The events during the first third of the film take place at sea, sometimes in fog, so the colours are dull and grey and detail soft except inside the U-boat, where detail is strong. Once the party arrive on the island, however, the colours are vivid and lush, with verdant greens, bright blues and yellows. The creatures have decent detail of their scales and teeth except for some back projection scenes. While soft stock footage of volcano lava is used during the eruption, the reds of the flames during the sequences shot for the film are deep. Blacks and shadow detail are very good, skin tones natural, brightness and contrast consistent.
There is prominent grain, especially noticeable in the scenes in the fog, elsewhere small flecks, an occasional smudge or line occur, but nothing distracting.
No subtitles are provided.
The audio is English DTS-HD MA 2.0 mono, the audio commentary is the same. The film was shown theatrically with mono audio.
The dialogue is easy to understand. The effects such as torpedo explosions, gunshots and creature growls are crisp and deep enough, the crashing boulders and the eruption lack depth but are acceptable. The score by Douglas Gamley suited an old fashioned adventure.
There are no lip synchronisation issues even though all of John McEnery’s dialogue was relooped by German actor Anton Diffring.
|Surround Channel Use|
When the Blu-ray loads the feature starts without a menu. Indeed, there is no menu on this disc. However, you can access the audio commentary, which is not mentioned on the Blu-ray cover, by changing the audio stream with the remote.
Film director Brian Trenchard-Smith (BMX Bandits) chats to Kevin O’Conner about his memories of the making of The Land That Time Forgot. It is a sporadic commentary and not the most vibrant but they talk about the locations, cast, the sets, use of models and cardboard cut-outs, filming in the tank at Shepperton, the puppets and rear projection.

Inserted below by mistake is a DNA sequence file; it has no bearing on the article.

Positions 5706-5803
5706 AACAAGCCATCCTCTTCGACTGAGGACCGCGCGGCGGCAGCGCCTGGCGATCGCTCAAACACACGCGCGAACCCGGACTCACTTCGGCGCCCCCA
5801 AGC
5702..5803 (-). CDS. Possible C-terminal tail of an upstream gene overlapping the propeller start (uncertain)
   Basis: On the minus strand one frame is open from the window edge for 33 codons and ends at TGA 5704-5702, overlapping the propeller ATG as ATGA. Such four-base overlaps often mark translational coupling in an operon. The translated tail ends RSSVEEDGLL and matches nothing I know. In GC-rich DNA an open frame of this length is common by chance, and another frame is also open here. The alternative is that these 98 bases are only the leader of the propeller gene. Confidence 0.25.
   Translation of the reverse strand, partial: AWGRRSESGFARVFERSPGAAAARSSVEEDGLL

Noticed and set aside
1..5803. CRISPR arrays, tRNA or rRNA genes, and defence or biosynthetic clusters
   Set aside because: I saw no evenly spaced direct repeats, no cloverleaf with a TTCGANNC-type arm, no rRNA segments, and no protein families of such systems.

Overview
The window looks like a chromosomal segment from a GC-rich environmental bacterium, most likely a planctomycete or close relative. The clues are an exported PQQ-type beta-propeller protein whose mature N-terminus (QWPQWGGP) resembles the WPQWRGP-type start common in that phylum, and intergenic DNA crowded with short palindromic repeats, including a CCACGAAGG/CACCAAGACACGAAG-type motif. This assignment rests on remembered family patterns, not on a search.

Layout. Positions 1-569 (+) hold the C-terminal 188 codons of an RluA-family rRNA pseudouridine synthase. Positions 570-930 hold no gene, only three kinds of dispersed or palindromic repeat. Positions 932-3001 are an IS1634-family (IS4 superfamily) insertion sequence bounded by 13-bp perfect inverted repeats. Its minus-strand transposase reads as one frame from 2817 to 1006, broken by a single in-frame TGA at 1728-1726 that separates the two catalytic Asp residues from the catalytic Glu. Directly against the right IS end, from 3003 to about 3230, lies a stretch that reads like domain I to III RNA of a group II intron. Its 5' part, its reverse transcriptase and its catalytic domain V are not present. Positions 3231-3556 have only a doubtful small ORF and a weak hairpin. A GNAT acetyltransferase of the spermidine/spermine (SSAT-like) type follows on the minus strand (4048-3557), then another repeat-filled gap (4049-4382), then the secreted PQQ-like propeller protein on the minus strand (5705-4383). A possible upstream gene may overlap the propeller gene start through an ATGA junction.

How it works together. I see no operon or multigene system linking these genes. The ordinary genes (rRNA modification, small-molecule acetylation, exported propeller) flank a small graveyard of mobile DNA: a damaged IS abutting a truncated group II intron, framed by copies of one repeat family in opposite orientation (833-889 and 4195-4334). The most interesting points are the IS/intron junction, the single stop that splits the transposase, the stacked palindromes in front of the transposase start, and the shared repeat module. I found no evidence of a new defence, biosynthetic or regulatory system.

NOTE: To view non-R4 releases, your equipment needs to be multi-zone compatible and usually also NTSC compatible.
The Region A US release of The Land That Time Forgot includes the same commentary and adds a short vintage “making of” (12:03) and a trailer (2:10). I suppose these make it the preferred version although it hardly seems worthwhile importing.
The Land That Time Forgot ticks all the boxes as a Saturday afternoon feature for all the family. There are prehistoric carnivorous creatures in the air, the sea and on land, colourful sets, primitive hostile tribes, conflict between German and British sailors, an American hero, a pretty heroine and a volcanic eruption. It may be old fashioned, and rated PG, but The Land That Time Forgot is a heap of fun. The DVD release of the film some years back was in the incorrect 1.33:1 aspect ratio and not 16x9 enhanced. If you have that release, and enjoy the film, an update is definitely warranted.
Except for small marks the video looks good, the audio is the original mono. The audio commentary is a welcome extra.
|DVD||Sony BDP-S580, using HDMI output|
|Display||LG 55inch HD LCD. This display device has not been calibrated. This display device is 16x9 capable. This display device has a maximum native resolution of 1080p.|
|Audio Decoder||NAD T737. This audio decoder/receiver has not been calibrated.|
|Speakers||Studio Acoustics 5.1|